AUA 2017: Population-Level Cancer Detection and Patterns of Care Following MRI-Guided Prostate Biopsy

Boston, MA ( Dr. Liu and colleagues from Emory University in Atlanta, GA presented their population-level analysis of cancer detection following MRI-guided prostate biopsy this morning at the 2017 AUA Annual meeting in Boston. With the rapid uptake in MRI-guided biopsies over the past number of years, studies have typically been limited to large centers of excellence and/or multi-institutional collaborations. As such, this is the first population-based study assessing utilization of MRI-guided biopsies.

The authors used the MarketScan Commercial Claims database from 2009-2013, which captured US men with private health insurance who underwent a prostate biopsy without a prior history of prostate cancer diagnosis (n=210,894). Men were considered to have undergone an MRI guided biopsy if their MRI was within 3 months of prostate biopsy. There were 1,378 men that underwent an MRI-guided biopsy, 740 men that underwent a transperineal biopsy, and 208,776 men that underwent conventional transrectal-ultrasound guided (TRUS) biopsy. Among the cohort, a new prostate cancer diagnosis was most common after TRUS-biopsy (36.4%), compared to those undergoing MRI-guided biopsy (28.9%) or transperineal biopsy (29.3%) (p<0.001). In a subgroup analysis, patients with a prior negative prostate biopsy were less likely to have a new prostate cancer diagnosis (20.5% vs 37.7% biopsy-naive, p<0.001), and among these patients those who underwent an MRI-guided biopsy were at no greater likelihood of being diagnosed with prostate cancer (OR 1.12 vs TRUS-Bx, 95%CI 0.88-1.43). Interestingly, among prostate biopsy-naïve men, an MRI-guided prostate biopsy was associated with a lower odds of prostate cancer detection (OR 0.81 vs TRUS-Bx, 95%CI 0.71-0.93). The strength of this study includes the large sample size allowing comparisons between biopsy approaches. Limitations of the study include a lack of pathological data and a relatively small sample size for men undergoing MRI-guided biopsy, likely secondary to the time period of study corresponding to early adoption of MRI-guided techniques.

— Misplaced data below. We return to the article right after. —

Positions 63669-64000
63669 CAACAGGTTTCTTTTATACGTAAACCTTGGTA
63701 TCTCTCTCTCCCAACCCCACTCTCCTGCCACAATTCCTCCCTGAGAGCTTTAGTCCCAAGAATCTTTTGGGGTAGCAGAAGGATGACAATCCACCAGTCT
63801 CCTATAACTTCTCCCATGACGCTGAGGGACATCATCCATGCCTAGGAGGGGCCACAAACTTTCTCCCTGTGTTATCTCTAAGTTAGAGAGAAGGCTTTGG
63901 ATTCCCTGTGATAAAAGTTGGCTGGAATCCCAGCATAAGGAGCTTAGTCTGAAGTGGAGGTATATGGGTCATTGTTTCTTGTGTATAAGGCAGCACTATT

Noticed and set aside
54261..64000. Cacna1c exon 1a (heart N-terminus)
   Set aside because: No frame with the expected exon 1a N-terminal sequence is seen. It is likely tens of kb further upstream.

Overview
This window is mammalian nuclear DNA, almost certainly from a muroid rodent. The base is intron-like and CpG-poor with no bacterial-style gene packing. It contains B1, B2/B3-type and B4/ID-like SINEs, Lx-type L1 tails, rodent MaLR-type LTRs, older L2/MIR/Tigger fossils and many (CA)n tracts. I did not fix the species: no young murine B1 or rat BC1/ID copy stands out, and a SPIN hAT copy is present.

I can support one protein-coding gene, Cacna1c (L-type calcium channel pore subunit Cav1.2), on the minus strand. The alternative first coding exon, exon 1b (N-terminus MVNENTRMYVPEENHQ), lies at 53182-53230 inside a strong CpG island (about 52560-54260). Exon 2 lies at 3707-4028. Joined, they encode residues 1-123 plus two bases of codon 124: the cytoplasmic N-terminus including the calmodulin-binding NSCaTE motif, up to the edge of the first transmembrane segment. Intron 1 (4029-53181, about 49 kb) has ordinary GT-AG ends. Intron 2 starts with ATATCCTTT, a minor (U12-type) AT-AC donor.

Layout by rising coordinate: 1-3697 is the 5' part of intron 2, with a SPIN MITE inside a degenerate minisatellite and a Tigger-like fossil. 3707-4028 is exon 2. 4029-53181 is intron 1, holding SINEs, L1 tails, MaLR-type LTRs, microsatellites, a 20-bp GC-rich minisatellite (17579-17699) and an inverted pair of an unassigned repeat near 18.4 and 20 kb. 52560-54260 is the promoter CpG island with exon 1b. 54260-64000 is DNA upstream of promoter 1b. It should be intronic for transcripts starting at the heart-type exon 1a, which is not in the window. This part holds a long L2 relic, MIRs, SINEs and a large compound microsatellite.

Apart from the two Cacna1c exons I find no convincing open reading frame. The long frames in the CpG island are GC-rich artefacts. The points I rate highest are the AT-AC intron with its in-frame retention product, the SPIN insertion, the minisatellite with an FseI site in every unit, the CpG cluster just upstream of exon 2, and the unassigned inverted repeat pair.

Certainly MRI-guided prostate biopsy has assisted with active surveillance protocols and further delineating prostate anatomy, particularly in patients with a negative biopsy and rising PSA. This population level work is informative and hypothesis generating. As the authors conclude, these findings merit further investigation, taking tumor and provider factors into account.


Presented By: Wen Liu, Emory University, Atlanta, GA, USA

Co-Authors: Dattatraya Patil, David Howard, Renee Moore, Heqiong Wang, Martin Sanda, Christopher Filson

Written By: Zachary Klaassen, MD, Urologic Oncology Fellow, University of Toronto, Princess Margaret Cancer Centre
Twitter: @zklaassen_md

at the 2017 AUA Annual Meeting - May 12 - 16, 2017 – Boston, Massachusetts, USA